Small Communities Denver Mayor Mike Johnston explained

Safe Outdoor Space resident Randall Jones stands inside his platform shelter in the community near West 13th Avenue and Quivas Street on June 15, 2023, in Denver. Denver is looking to use similar shelters in new small communities for the homeless in other locations. (Photo by Andy Cross/The Denver Post)

Denver Mayor Mike Johnston has a sales pitch for small homeless communities. But in some neighborhoods near the proposed sites, the plan is met with confusion, skepticism, and sometimes misconceptions.

The small community concept was a cornerstone of Johnston’s campaign promise to end unprotected homelessness in the city in the next four years. And now, in the first major step toward fulfilling that promise, it has become the centerpiece of his push to provide shelter to the 1,000 people living on the streets before the year is out.

As his administration works to beat the clock, Johnston has argued his case for temporary housing sites in more than a dozen town hall-style meetings over the past few weeks.

The Denver Post has collected answers to several questions about the small communities plan as work continues to open the first sites.

What is a micro community?

It is a temporary community created for the homeless using quickly built structures and on-site services. Under Johnston’s plan, micro communities aim to enable entire camps of people living on the streets to be moved to a safer, more stable location while the city works long-term to build permanent supportive housing.

The idea is based on the cottage village model pioneered in Denver by the nonprofit Colorado Village Cooperative. It is building on a housing-first approach to address unprotected homelessness in Denver, which has swelled this year to include 1,423 people living on the streets, according to the last chronological count in January.

Why use this model?

Johnston said permanent housing, such as a house or apartment, is the ultimate goal of his initiative. But the small communities will provide a temporary buffer that can benefit both the unsettled people and the surrounding neighbourhoods.

Unsheltered residents who move into these communities will move up a rung on the housing stability ladder while the city generally benefits from fewer people living in tents on the streets or sidewalks.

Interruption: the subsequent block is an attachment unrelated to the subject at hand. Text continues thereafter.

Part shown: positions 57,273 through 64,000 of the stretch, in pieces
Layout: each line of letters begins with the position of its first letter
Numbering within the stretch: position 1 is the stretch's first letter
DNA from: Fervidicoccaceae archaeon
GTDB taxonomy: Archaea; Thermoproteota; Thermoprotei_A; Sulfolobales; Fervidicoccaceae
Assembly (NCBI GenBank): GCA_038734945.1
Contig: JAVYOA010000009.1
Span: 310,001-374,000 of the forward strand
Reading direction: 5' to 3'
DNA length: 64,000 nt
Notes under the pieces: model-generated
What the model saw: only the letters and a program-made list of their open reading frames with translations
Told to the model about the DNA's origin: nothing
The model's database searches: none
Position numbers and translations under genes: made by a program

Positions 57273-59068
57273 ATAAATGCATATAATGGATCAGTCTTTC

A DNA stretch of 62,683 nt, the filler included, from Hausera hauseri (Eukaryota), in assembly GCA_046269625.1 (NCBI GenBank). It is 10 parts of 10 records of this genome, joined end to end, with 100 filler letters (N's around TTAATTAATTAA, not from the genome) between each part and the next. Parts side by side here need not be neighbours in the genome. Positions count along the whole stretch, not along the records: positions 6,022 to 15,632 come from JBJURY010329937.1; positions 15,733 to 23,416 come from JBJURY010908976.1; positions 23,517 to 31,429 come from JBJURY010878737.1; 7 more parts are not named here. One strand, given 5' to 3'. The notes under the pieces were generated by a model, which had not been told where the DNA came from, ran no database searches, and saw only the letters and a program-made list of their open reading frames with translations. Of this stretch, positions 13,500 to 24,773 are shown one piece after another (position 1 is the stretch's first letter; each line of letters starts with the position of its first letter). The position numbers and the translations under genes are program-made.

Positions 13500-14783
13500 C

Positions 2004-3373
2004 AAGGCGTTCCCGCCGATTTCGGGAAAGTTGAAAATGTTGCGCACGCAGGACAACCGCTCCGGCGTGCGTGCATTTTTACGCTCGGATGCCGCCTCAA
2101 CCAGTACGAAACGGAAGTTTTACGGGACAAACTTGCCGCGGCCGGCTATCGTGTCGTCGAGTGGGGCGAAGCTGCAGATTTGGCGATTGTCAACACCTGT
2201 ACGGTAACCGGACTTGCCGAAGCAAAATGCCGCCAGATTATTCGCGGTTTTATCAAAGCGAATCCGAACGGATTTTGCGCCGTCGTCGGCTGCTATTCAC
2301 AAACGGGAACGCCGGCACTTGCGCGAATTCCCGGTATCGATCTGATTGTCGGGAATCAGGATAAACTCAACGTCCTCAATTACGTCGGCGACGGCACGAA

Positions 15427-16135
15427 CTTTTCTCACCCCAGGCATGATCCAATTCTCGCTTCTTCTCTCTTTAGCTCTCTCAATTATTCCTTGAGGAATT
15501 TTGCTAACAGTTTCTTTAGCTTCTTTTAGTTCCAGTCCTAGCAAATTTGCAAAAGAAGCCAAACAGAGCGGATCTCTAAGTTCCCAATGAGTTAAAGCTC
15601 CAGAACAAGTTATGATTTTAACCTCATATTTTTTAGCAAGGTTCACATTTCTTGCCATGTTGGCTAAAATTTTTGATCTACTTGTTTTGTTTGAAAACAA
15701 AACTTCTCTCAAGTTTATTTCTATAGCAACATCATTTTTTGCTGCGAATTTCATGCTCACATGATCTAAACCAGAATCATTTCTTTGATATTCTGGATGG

“Tiny homes offer an enclosed door, privacy, security, physical address, access to (a) shower and bathroom (and) kitchen, and they’re units that don’t take $500,000 and three years to build,” Johnston said. City Hall last month. “And they come into a community that offers comprehensive services, offers mental health support, addiction treatment (and) workforce training. So you get back on your feet (and) settle down.

John Sharp, a Safe Outdoor Space resident, walks past several tents within the community near W. 13th Avenue and Quivas Street in Denver on June 15, 2023. (Photo by Andy Crouse/The Denver Post)

Aren’t these already found with ice fishing tents?

The Colorado Village Collaborative operates three temporary safe outdoor spaces in the city today. These sites consist largely of ice fishing tents. The new small communities will not use tents, Johnston said.

He and other city officials favor larger, more expensive temporary housing units. So do federal record keepers. The U.S. Department of Housing and Urban Development classifies people living in “campgrounds” as unsheltered for the purpose of the census, including people living in secure outdoor spaces.

Johnston’s plan calls for the use of small, heavily constructed homes and prefabricated wooden pallet shelters, so named because they are shipped in pieces on pallets.

How many small communities are there, and where will they go?

Johnston hopes to open between seven and 10 small communities, along with hotels that will be converted into shelters. He has said his goal is to “decentralize” homeless services in Denver — a long-term goal of city officials, at least in theory.

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The mayor aims to select at least one site in each of the 11 Denver City Council districts. So far, this goal is a work in progress. Last month, the mayor’s office released a preliminary list of 11 properties, two of which will be converted into hotels. The other nine areas are plots of vacant land that can host small communities. The list did not include sites in Council Districts 1, 2 or 5 (in northwest, southwest and east Denver), but Johnston confirmed that ownership talks are continuing in those parts of the city.

How were the sites chosen?

According to the Johnston administration, the criteria used to screen the initial list include the following:

  • Proximity to public transportation
  • Access to water and energy facilities
  • Whether the sites meet basic zoning requirements
  • Distance from schools

Officials focused on sites of at least half an acre, large enough to host 40 to 100 small homes or shelters.

When will small communities start opening up?